Keidser, G., Best, V., Freeston, K., and Boyce, A. (2015). Cognitive spare capacity: evaluation data and its association with comprehension of dynamic conversations. Front. Psychol. 6:597. doi: 10.3389/fpsyg.2015.00597
Koelewijn, T., Zekveld, A. A., Festen, J. M., and Kramer, S. E. (2014). The influence of informational masking on speech perception and pupil response in adults with hearing impairment. J. Acoust. Soc. Am. 135, 1596–1606. doi: 10.1121/1.4863198
Koelewijn, T., Zekveld, A. A., Festen, J. M., Rönnberg, J., and Kramer, S. E. (2012). Processing load induced by informational masking is related to linguistic abilities. Int. J. Otolaryngol. 2012:865731. doi: 10.1155/2012/865731
Kollmeier, B., and Wesselkamp, M. (1997). Development and evaluation of a German sentence test for objective and subjective speech intelligibility assessment. J. Acoust. Soc. Am. 102, 2412–2421. doi: 10.1121/1.419624
Lin, F. R., Ferrucci, L., An, Y., Goh, J. O., Doshi, J., Metter, E. J., et al. (2014). Association of hearing impairment with brain volume changes in older adults. Neuroimage 90, 84–92. doi: 10.1016/j.neuroimage.2013.12.059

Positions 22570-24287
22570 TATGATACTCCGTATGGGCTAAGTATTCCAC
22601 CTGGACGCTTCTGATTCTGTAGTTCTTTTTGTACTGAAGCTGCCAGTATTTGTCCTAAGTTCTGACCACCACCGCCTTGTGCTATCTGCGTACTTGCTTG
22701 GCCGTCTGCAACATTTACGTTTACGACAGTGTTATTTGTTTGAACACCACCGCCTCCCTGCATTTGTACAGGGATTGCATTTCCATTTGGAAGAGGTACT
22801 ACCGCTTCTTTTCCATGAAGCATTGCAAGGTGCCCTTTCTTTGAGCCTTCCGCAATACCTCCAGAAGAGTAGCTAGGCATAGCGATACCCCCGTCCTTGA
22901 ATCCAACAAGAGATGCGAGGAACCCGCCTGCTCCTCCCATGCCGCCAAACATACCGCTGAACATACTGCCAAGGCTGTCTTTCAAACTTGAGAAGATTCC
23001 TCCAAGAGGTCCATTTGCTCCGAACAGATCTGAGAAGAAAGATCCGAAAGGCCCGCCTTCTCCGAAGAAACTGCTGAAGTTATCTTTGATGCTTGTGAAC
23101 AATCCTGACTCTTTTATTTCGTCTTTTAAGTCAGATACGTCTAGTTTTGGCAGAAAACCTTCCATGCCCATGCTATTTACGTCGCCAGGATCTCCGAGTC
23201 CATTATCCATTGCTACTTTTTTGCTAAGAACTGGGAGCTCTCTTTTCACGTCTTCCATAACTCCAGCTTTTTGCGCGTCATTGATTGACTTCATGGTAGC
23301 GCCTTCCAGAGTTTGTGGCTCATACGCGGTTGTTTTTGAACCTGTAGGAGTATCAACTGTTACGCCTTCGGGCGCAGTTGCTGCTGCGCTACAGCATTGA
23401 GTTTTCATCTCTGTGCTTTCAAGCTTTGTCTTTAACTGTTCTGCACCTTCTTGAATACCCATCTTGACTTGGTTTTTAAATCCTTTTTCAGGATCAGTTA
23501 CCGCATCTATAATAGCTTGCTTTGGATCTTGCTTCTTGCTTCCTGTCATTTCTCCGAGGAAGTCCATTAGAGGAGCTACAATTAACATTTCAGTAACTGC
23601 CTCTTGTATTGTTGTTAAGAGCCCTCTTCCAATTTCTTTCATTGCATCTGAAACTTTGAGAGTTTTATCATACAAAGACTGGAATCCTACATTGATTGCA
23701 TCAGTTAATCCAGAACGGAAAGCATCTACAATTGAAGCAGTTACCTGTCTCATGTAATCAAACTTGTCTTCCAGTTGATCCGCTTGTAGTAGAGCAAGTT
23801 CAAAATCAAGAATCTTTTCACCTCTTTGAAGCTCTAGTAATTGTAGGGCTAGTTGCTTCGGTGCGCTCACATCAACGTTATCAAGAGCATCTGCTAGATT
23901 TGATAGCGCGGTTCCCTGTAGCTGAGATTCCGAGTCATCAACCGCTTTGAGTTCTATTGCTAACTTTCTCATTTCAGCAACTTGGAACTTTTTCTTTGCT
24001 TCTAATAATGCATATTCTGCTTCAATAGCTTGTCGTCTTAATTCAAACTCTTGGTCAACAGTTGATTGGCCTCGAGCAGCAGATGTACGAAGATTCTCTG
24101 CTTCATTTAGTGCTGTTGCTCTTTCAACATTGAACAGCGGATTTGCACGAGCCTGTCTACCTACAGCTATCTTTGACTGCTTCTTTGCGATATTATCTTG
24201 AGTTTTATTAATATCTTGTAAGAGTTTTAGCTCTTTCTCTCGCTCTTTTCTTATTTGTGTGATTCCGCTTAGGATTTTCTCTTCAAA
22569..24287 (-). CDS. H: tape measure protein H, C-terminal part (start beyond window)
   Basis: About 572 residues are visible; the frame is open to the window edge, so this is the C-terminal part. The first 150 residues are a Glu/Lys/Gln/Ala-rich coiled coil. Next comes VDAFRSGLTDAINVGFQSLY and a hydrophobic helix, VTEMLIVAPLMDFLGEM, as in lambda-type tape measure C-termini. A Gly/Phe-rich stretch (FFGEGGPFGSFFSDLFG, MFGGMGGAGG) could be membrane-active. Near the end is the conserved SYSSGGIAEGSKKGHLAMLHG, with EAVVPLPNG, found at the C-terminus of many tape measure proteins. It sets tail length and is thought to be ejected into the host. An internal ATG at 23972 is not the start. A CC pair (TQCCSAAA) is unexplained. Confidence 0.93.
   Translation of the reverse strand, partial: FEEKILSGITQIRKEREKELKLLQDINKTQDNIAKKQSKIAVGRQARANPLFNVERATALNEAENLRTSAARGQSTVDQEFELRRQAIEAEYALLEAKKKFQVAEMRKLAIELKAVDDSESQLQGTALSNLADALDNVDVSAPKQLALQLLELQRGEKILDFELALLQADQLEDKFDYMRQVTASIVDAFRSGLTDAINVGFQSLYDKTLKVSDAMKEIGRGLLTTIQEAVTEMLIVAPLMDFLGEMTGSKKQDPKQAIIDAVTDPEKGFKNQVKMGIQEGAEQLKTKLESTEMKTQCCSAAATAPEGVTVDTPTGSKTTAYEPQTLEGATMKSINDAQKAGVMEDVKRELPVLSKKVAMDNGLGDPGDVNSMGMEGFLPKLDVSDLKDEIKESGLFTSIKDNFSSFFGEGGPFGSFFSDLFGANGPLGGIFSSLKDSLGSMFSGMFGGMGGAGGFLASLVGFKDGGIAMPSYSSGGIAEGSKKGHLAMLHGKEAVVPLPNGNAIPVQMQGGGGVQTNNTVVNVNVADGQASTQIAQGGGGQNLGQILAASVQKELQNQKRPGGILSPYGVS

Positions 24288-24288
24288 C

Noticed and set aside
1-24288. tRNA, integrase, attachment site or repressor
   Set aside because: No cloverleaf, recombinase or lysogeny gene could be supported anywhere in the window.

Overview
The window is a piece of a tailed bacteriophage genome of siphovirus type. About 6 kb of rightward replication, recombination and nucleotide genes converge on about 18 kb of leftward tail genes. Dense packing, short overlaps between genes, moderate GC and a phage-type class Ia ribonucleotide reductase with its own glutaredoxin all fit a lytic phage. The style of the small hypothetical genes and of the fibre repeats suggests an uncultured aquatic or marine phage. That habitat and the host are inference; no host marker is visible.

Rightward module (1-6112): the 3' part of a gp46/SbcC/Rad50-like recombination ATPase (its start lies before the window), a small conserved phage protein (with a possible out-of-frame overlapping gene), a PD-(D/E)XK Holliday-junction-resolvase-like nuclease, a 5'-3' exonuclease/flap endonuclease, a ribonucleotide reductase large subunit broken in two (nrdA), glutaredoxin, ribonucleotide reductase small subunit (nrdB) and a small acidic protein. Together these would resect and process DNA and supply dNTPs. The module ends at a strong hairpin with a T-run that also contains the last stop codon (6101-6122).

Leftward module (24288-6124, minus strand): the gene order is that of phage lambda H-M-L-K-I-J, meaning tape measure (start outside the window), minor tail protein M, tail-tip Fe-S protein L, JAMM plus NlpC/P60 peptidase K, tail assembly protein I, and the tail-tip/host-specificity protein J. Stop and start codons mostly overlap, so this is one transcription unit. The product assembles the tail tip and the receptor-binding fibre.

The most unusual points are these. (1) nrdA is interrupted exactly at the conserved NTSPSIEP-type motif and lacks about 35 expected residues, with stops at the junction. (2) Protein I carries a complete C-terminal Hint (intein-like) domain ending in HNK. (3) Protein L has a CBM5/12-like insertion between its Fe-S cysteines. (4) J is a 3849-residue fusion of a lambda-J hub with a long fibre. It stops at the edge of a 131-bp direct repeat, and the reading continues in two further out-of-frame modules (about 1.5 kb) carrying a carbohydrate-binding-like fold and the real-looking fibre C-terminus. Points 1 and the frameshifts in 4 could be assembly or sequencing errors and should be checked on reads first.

Lin, F. R., Ferrucci, L., Metter, E. J., An, Y., Zonderman, A. B., and Resnick, S. M. (2011). Hearing loss and cognition in the Baltimore longitudinal study of aging. Neuropsychology 25, 763–770. doi: 10.1037/a0024238
Meister, H., Schreitmüller, S., Ortmann, M., Rählmann, S., and Walger, M. (2016). Effects of hearing loss and cognitive load on speech recognition with competing talkers. Front. Psychol. 7:301. doi: 10.3389/fpsyg.2016.00301
Moore, B. C. J., Glasberg, B. R., Stoev, M., Füllgrabe, C., and Hopkins, K. (2012). The influence of age and high-frequency hearing loss on sensitivity to temporal fine structure at low frequencies (L). J. Acoust. Soc. Am. 131, 1003–1006. doi: 10.1121/1.3672808